We simply can’t place our faith and our future in people who have been proven untrustworthy to maintain standards. It’s obvious that by accepting disbarred attorneys into our ranks — whether by choice or by force — we sully the very standards by which the paralegal profession is defined. When we roll with the dogs, surely we will come up with fleas.

Sending the Wrong Message to the General Public
The attorneys the Pennsylvania Supreme Court seeks to assist under the terms of Rule 217 are the very ones from whom the public deserves maximum protection.

These disbarred lawyers have committed crimes against public trust. Placing disbarred lawyers back in the law office underscores that the infractions these persons have committed are of no consequence. The Pennsylvania Supreme Court’s amendment trivializes both the role of the paralegal in the legal industry and the faith and trust placed in them by their supervising attorneys and their firms’ clientele. This amendment seems to advise the public that lawyers — even ones who have lost their licenses — are of more importance and greater competence than paralegals. Certainly this amendment is misleading at best. It’s better to receive the services of a professional paralegal properly practicing under the direct supervision of a licensed attorney than it is to receive the services of a disbarred lawyer in any capacity.

What Now?
Disbarred lawyers are armed with plenty of legal knowledge, by virtue of training and experience, but they must be recognized for the dangers they present. They can’t be trusted to follow the straight and narrow path required by their profession. They have no place in the paralegal profession, and they have no place in the legal community.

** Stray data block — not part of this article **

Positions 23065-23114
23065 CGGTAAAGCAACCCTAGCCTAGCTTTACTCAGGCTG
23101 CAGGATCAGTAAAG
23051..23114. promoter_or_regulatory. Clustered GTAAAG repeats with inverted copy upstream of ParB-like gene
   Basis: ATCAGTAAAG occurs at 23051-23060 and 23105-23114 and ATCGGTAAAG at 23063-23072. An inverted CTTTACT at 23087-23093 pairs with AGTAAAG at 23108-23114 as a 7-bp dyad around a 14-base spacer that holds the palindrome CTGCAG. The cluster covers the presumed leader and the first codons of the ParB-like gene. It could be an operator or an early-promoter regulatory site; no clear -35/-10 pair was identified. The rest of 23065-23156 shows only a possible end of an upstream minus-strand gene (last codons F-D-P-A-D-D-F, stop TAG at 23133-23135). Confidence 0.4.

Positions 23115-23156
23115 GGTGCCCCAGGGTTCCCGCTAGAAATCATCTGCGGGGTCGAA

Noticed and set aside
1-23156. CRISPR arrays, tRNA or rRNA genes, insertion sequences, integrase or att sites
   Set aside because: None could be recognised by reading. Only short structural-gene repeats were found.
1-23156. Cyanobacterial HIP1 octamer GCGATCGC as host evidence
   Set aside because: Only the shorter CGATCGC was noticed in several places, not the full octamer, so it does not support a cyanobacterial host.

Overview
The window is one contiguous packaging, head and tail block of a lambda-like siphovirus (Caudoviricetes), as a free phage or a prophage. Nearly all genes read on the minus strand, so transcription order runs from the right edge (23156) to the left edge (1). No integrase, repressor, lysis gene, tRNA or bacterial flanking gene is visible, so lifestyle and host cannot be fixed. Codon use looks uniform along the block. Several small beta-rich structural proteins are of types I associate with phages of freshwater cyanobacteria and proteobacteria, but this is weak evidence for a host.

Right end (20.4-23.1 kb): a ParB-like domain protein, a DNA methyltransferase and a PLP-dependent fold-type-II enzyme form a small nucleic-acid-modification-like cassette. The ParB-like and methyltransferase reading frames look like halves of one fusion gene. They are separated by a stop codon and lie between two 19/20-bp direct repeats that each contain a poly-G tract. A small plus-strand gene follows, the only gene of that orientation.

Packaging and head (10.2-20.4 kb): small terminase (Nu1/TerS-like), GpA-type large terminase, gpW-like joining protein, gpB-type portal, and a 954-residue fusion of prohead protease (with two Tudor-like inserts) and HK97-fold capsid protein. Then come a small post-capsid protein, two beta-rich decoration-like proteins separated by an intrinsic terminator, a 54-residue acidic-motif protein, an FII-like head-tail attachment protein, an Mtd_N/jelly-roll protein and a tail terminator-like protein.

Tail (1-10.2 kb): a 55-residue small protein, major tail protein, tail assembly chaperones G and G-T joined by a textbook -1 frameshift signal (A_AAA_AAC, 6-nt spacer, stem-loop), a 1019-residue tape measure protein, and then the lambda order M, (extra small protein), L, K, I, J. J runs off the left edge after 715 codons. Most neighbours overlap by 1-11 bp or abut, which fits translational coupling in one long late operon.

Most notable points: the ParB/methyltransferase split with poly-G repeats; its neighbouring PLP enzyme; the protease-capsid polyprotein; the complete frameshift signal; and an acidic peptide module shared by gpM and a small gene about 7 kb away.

As professional paralegals, it’s incumbent upon us to educate the attorneys with whom we practice so as to promote recognition of the disgrace disbarred lawyers cast on the legal profession. We must lobby bar associations, legislators, professional organizations and the people in our communities to foster “zero tolerance” policies for disbarred lawyers. We must encourage our lawmakers to require sequestration of disbarred lawyers from the legal industry, to require retraining and participation in strict ethics re-education programs, and to encourage permanent disbarment for those attorneys who are suspended on multiple occasions. We must encourage NALA, NFPA and our local paralegal organizations to raise public awareness that disbarred lawyers don’t make good paralegals, and further, we should teach by example through continuing to promote the growth and advancement of the paralegal profession and its high ethical standards.

This is all about standards, so let’s stand up and be counted for the betterment of the legal community and paralegals everywhere.

Vanessa Beam, CLAS, is employed with the law firm of Rusen & White in Parkersburg, W.Va. A paralegal since 1988 and a member of the National Association of Legal Assistants, Beam earned her certified legal assistant (CLA) designation in 1977 and her CLAS specialty credential in civil litigation in 1999.